How important is it to have clear communications across the VET system ?

How important is it to have consistent messages?

How can a communication strategy be used to support implementation?

- To what extent should the outcomes of quality assurance be available publically?

- How important is it to include the training providers and other stakeholders in developing the communication plans?

- What role will the Quality Assurance National Reference Points have in developing communications strategies?

Members of EQAVET are actively promoting existing and new quality assurance arrangements; typically through websites, conferences, publications, training and support for VET providers e.g. Romania has published a national quality assurance manual.

In the Netherlands the outcomes of the inspections for each training provider are available on the internet and are used to compile an annual report on the system’s performance which is also available at internet.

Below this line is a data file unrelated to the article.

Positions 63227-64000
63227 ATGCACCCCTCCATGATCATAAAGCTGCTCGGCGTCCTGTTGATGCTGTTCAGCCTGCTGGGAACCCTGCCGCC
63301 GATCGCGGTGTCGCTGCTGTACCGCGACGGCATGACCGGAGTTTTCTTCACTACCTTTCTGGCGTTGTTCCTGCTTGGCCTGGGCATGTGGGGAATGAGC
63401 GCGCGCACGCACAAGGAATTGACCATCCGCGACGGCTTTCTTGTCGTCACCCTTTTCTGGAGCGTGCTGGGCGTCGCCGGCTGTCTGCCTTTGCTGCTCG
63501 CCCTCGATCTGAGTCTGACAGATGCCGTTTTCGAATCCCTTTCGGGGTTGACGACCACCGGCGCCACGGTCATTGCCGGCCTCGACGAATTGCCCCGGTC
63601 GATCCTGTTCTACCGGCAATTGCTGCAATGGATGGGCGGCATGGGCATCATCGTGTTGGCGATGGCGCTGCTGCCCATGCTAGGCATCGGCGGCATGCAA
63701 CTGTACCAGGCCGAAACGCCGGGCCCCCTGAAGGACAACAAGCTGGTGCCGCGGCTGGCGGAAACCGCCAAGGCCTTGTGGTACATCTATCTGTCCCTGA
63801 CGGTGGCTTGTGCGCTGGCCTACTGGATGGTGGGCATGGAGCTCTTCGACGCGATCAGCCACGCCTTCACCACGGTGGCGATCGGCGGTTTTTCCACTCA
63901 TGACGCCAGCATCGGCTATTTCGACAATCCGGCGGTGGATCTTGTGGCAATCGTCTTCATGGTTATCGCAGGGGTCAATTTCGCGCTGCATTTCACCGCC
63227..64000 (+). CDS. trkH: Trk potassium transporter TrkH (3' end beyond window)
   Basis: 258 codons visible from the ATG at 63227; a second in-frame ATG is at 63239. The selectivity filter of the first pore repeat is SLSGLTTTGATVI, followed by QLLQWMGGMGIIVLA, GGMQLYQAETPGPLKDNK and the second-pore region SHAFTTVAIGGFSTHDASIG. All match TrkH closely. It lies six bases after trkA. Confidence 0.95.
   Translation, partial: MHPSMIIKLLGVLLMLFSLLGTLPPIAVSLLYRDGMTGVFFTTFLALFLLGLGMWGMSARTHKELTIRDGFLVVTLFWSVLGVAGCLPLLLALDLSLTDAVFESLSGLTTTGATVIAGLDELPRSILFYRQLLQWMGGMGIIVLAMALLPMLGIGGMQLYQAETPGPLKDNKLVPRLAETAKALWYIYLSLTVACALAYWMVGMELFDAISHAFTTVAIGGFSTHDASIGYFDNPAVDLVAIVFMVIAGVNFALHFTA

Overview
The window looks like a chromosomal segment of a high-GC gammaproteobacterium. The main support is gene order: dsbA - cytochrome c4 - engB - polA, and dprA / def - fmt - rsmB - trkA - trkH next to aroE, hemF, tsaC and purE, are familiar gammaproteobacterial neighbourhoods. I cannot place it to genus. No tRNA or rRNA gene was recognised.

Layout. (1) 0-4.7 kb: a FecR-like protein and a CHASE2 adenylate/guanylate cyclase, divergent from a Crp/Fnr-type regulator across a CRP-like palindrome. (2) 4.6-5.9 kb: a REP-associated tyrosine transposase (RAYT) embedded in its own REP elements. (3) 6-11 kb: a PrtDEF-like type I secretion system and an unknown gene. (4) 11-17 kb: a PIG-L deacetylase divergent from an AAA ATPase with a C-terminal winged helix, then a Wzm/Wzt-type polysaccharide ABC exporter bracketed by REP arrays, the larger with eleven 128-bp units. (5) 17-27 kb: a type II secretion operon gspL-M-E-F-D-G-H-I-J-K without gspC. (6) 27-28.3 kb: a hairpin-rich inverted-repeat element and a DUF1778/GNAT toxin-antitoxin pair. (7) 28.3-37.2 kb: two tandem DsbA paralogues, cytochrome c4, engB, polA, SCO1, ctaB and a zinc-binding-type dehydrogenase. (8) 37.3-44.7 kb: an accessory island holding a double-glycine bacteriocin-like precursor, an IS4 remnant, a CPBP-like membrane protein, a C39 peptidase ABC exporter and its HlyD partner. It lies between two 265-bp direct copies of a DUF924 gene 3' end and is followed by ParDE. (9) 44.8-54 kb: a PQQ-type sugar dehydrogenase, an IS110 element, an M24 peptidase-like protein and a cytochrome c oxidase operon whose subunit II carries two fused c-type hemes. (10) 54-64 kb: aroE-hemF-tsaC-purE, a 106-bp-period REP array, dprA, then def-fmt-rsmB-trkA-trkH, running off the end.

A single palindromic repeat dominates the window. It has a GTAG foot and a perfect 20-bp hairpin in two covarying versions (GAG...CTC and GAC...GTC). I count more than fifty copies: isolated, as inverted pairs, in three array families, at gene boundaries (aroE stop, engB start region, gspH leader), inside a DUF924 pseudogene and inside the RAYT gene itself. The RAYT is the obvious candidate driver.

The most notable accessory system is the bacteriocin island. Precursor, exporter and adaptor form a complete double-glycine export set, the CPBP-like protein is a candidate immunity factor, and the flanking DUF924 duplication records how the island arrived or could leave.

Austria is developing an internal management culture of quality assurance with objectives achieved through consensus and negotiation.

The Italian Quality Assurance National Reference Point is developing a twofold communication strategy which includes:
- a “top down” approach from the institutions responsible for VET at system level to the training providers;
- a “bottom up” approach involving the existing networks of VET training providers.

To create a common culture of quality assurance, there is a need to develop a communications strategy which makes use of effective communication channels.

Communications need to cover all four stages of the quality assurance cycle.

Communications are a system wide issue and it is important that training providers, stakeholders, policy teams and the general public are aware of how VET is quality assured. The communications work needs to focus on providing confidence to the general public, setting out clear accountabilities, providing transparency, and conveying expectations to training providers.

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